Monday, September 24, 2007

Building a wall

When I write a post, I think I know how it will flow into the next post and how the story will progress, until you start leaving comments that is. A most interesting thing beings to happen, God moves in my heart and my mind begins to wrap around all the comments and a new story emerges, taking on a life of its own. Such is this post.

My last question was about “unguarded strength”, if such a thing existed and if it did whether it was more dangerous than guarded weakness. My daughter, who is usually the tactful member of the family, though about it and said, “while it’s not wrong to recognize that you have some areas that are stronger or weaker than the others, I think that if “guarded strength” means you think you don’t have to guard that area too, you’ve got a pride issue”. Pretty strong statement from a 23 year old, but in total agreement with Gal 6:1, “you who are spiritual…..each look to yourself, so that you too will not be tempted.”

Next came Ted’s statement, “anything unguarded is in danger”, and Andrew’s scripture: “Therefore let anyone who thinks that he stands take heed lest he fall” (1 Cor 10:12). And then Ted again, talking about staying focused on the work at hand rather than the problem, followed by Llama Mama reminding us that that we did need, in fact, to determine what the root problem was that knocked all the walls down to start with. Taken together, these statements seemed to form a familiar pattern, teasingly taunting my memory.

Then I thought of Nehemiah rebuilding the walls around Jerusalem after the exile. The walls were the primary protection for the city and the people that lived inside, but at this point, the city was deserted and the strong protective walls were piles of rubble. The beautiful gates that allowed the right people into the holy city and kept the bad guys out were burned and useless.

You just have to love Nehemiah’s response when the bad guy requests a meeting with him on a far away plain as a way to distract him from his project, (6:3) “I am doing a great work and I cannot come down. Why should the work stop while I leave it and come down to you?” And so, the building of the walls continues until they are restored. However, it continues in a very specific way. (4:17,18) “Those who were rebuilding the wall and those who carried burdens took their load with one hand doing the work and the other holding a weapon. As for the builders, each wore his sword girded at his side as he built.” When the wall was finally finished and the enemies heard about it, “they lost their confidence; for they recognized that this work had been accomplished with the help of our God.” (6:16)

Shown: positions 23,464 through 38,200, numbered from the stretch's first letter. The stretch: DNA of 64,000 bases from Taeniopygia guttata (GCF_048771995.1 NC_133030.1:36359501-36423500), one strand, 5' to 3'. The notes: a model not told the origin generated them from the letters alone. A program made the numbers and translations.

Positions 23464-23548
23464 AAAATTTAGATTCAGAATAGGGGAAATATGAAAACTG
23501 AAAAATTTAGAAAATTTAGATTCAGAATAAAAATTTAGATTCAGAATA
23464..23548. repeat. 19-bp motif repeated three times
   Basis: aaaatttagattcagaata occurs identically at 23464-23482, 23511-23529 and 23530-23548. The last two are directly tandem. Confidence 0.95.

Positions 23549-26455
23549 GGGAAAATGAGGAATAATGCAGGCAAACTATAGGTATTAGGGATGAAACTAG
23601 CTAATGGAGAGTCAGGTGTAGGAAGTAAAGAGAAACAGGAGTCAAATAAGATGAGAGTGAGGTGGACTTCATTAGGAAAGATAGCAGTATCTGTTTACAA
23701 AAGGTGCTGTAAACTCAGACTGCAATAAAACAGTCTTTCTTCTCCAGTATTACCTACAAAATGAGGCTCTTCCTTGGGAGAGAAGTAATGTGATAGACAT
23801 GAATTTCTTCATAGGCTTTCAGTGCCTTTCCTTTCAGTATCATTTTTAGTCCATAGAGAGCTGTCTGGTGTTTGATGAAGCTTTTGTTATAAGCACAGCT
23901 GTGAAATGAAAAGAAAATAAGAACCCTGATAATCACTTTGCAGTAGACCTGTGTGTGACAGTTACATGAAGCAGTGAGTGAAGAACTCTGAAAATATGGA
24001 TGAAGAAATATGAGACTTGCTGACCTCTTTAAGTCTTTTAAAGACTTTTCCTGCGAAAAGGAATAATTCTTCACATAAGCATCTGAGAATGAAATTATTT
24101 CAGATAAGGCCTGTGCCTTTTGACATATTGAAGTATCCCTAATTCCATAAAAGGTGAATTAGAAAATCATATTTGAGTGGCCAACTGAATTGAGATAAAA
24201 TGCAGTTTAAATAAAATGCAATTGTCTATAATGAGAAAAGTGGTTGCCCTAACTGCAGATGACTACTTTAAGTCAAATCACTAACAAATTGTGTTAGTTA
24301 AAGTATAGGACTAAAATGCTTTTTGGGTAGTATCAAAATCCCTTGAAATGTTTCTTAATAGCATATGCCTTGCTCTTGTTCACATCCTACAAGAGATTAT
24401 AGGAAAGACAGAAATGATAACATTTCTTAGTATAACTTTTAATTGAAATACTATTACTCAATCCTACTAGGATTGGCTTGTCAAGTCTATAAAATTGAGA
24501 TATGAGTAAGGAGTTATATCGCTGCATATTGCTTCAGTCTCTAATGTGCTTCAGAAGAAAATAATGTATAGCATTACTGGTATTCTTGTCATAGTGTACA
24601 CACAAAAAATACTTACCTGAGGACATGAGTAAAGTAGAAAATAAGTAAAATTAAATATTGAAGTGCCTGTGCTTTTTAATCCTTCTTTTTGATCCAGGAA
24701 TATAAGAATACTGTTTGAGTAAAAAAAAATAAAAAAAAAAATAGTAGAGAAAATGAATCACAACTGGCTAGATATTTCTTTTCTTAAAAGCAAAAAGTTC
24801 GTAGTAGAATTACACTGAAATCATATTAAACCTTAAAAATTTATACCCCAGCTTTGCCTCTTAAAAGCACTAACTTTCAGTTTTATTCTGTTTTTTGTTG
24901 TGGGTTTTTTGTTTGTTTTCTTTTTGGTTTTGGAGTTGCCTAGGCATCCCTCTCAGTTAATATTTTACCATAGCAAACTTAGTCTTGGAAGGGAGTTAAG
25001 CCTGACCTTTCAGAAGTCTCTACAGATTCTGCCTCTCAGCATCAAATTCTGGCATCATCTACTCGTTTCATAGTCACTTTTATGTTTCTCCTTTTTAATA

And so it has been with my life; the work has been accomplished with the help of our God. My walls never were strong or protective and they certainly had no beautiful gates. There was just of rubble to stumble over and gates that worked the wrong way, letting in the bad and keeping out the good. A little over 27 years ago, a gracious God began to rebuild the walls, complete with new gates. But wall building takes a long time and must proceed in segments. As with Nehemiah, the enemy came to mock, discourage, frightens and shame me by reminding me of the rubble that remained, blinding my eyes many times to the newly and beautifully build walls, and the cleared piles of rubble. But because He is faithful and isn’t distracted from the task, the building proceeded. He provided others to work along side me as we rebuild. He provided blueprints and a plan. I was diligent and build with one hand as I guarded with the other, sword firmly strapped to my side. And then one day, it was done. Then one day, the walls were rebuilt and the gates actually began to work in the right way!